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Will “Last Christmas” force a re-evaluation of the legacy of George Michael in America

20 October 2019 3 Comments
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“Last Christmas”, a British romantic comedy (scheduled for release on November 8 2019) stars Emilia Clarke (of “Game of Thrones” fame), Henry Golding (of “Crazy Rich Asians” fame), Michelle Yeoh and the highly acclaimed Emma Thompson. The music of George Michael (including an unreleased track by the international superstar titled “This is How (We Want You To Get High)“) will provide the sonic backdrop for the movie. Outside of whether or not the movie will be a success, the question of consequence here is whether or not this movie will force a much-needed re-evaluation of George Michael’s musical legacy in America.

Before I dive into the question that lies at the heart of this article, it might be worth examining the pivotal role that movie soundtracks have played in guaranteeing the ubiquity of a song or an artist/band. Since the 90s, getting songs featured in a movie soundtrack has been a great way to circumvent the seemingly impenetrable barrier to popularity that is terrestrial radio’s propensity to “play it safe” and hubris around this weakness. There are several noteworthy examples of this that date back to the mid-90s – a time during which a lack of radio airplay guaranteed obscurity for a song. Artists such as Bryan Adams and Seal were the unlikely beneficiaries of having their songs featured on the soundtracks of “Robin Hood – Prince of Thieves”, “Don Juan Demarco”, and “Batman Forever”. In doing so, Bryan Adams managed to shield himself from the dreaded “yesteryear’s popstar” tag – something that many of his contemporaries that rose to prominence in the 80s found themselves at the receiving end of. “Kiss from a Rose” by Seal and its commercial fortunes soared after its inclusion on the “Batman Forever” soundtrack. Given this reality, one can only wonder how George Michael’s stateside popularity in the 90s and beyond would have panned out had he embraced soundtracks or vice-versa.

In addition to the impact of soundtracks on popularity of a song or artists/band, it might also be worth considering the dramatically different perception of George Michael’s legacy in the US versus that in the rest of the world. “Don’t let the sun go down on me” (a duet with Elton John) was George Michael’s last US #1 hit and this was back in February 1992. After this, only three of his singles charted within the top 40 on the Billboard Hot 100 Singles Chart – “Too Funky” (peaked at #10), “Jesus to a child” (peaked at #7), and finally “Fast Love” (peaked at #8). It is interesting to see that “Fast Love” market the end for a presence on the Billboard Hot 100 singles chart while it practically cemented George Michael as a potent force to be reckoned with in the 90s overseas. In this realm, comparisons to David Hasselhoff (known for his popularity as a music artist in Germany) are not only offensive but highly ill-informed and reek of a non-trivial dose of ignorance (and yes, I have heard these absurd comparisons being made). George Michael’s ubiquity overseas was universal and NOT regional.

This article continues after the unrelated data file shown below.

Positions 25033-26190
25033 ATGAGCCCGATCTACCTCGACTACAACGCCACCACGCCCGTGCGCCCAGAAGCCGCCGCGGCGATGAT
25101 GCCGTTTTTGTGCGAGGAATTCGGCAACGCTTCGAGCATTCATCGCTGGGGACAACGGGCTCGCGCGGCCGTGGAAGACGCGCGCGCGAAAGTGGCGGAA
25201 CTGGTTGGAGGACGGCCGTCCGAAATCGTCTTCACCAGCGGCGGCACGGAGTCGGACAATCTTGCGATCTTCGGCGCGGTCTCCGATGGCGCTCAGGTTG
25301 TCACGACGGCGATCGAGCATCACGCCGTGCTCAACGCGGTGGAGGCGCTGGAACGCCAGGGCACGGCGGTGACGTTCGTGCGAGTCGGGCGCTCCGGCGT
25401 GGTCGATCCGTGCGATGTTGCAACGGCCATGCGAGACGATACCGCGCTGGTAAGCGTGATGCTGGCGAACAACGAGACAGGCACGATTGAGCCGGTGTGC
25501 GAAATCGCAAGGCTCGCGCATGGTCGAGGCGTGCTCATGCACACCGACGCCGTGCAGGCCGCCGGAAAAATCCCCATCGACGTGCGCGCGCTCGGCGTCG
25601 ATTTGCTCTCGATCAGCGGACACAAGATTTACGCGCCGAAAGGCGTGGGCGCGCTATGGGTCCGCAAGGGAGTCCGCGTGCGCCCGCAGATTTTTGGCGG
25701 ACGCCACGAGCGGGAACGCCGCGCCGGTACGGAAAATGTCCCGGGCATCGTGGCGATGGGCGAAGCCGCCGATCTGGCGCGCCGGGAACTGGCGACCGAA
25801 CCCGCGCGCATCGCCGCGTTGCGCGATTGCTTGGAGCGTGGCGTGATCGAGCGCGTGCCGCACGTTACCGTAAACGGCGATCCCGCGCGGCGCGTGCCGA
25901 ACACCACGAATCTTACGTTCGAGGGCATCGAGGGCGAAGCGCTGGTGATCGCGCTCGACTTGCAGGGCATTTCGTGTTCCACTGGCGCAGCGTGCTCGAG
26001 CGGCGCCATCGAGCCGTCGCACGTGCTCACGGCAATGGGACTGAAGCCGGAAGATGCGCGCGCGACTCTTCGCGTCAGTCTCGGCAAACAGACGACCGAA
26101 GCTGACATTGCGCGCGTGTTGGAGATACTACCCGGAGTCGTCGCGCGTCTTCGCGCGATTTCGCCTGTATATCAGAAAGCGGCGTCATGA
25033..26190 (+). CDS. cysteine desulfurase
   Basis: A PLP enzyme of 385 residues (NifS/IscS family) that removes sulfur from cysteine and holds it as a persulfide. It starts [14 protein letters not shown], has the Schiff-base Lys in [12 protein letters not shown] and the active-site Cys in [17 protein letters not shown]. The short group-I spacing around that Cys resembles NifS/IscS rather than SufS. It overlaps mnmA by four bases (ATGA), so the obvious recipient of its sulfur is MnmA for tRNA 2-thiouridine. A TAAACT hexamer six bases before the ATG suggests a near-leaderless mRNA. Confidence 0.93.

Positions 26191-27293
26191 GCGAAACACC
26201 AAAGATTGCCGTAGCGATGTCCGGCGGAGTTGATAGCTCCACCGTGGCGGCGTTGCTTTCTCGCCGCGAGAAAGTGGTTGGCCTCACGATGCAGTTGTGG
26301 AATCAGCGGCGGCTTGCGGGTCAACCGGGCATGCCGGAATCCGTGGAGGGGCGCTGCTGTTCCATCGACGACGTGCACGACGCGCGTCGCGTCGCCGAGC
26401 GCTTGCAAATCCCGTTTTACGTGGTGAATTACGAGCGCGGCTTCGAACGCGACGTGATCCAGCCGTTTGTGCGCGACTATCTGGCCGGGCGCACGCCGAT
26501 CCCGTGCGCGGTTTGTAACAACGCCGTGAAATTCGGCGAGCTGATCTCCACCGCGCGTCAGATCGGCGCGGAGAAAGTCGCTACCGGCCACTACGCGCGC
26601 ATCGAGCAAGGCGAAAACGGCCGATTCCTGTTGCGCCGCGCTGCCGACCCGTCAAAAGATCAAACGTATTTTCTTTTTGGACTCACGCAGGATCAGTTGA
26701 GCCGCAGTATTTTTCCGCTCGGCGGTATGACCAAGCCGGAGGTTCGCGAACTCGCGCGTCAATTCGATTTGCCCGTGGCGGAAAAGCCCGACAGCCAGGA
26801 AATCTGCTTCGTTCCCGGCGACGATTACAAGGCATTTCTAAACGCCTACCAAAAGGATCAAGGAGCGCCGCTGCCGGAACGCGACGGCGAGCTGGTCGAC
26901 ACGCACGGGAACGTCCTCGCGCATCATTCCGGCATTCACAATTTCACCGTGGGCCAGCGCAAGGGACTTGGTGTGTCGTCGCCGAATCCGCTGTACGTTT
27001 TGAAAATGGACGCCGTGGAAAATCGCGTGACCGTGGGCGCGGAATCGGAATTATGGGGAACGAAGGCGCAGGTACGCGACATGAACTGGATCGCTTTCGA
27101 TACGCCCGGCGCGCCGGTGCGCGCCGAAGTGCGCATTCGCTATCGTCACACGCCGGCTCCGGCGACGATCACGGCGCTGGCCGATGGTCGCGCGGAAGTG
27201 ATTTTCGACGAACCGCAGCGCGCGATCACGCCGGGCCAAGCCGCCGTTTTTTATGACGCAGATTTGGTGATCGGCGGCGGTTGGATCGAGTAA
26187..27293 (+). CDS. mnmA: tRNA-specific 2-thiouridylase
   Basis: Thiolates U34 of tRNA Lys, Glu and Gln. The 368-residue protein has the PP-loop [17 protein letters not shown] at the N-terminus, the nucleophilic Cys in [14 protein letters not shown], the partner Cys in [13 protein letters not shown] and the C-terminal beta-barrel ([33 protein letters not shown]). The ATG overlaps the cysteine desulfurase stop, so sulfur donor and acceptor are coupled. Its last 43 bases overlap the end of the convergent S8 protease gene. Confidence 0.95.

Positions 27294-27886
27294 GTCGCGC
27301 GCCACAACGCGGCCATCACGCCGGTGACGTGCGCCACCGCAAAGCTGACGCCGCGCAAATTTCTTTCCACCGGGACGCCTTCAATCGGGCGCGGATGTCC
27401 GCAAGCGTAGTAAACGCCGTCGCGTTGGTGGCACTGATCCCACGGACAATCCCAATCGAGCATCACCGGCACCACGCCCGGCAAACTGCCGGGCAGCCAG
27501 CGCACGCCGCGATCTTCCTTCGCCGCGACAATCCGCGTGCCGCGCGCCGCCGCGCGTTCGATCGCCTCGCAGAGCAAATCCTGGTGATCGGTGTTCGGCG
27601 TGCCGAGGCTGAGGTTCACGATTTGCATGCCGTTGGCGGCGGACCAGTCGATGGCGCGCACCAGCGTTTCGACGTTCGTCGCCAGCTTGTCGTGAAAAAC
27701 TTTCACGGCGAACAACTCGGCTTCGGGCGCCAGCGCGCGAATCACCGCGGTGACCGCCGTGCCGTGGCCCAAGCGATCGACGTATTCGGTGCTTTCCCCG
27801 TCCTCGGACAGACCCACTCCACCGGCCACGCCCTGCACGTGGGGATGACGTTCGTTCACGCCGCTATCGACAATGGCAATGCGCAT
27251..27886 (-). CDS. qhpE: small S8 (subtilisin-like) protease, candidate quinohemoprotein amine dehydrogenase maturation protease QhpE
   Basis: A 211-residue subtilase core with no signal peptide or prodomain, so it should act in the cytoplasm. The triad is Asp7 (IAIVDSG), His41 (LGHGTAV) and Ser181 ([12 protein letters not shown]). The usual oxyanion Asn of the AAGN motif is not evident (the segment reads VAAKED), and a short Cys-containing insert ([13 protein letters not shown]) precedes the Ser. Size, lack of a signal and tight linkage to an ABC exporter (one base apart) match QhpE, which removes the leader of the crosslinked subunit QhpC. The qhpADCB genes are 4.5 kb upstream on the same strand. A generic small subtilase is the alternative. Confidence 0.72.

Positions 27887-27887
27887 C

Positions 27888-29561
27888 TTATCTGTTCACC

There are many theories about why George Michael’s post-80s career in the US was far less successful than it was overseas. Some suggest that George Michael’s highly publicized court battle in the early 90s with Sony Music was career suicide in the US – even though the battle played out in the London High Court. The sonic backdrop in the US of the 90s also started to look quite different from that of the rest of the world. The overlap between the list of songs on singles charts overseas and the Billboard top 40 singles chart started to reduce progressively. It almost seemed like the genre of conventional pop outside of soundtracks did not exist in the US the way it did overseas. This was reflective of an increasingly geocentric bias of the playlist programmers at terrestrial radio in the US. Since DJs has been stripped of their playlist programming functions by the mid-90s, there was no mass market avenue via which the status quo could be challenged. This translated to a host of acts with large followings in Europe, the Middle East, and Asia Pacific that were relegated to relative obscurity in the US. Many artists that emerged in the 80s and continued to have hits overseas in the 90s were ignored by radio playlist programmers. George Michael undoubtedly leads this pack of artists. In fact, I remember a conversation in early 1997 with a family member (in her 20s) in New Jersey that claimed to be a George Michael fan. At one point, she said “I wonder what George Michael is up to these days. It has been ages since he has released any music”. I remember being flabbergasted when I heard this – especially since 1996 marked a career renaissance for George Michael overseas.  The question of the merit of George Michael’s music in the 90s is irrelevant if people that considered themselves fans of his music or average music listeners had no idea he was still a hit-maker.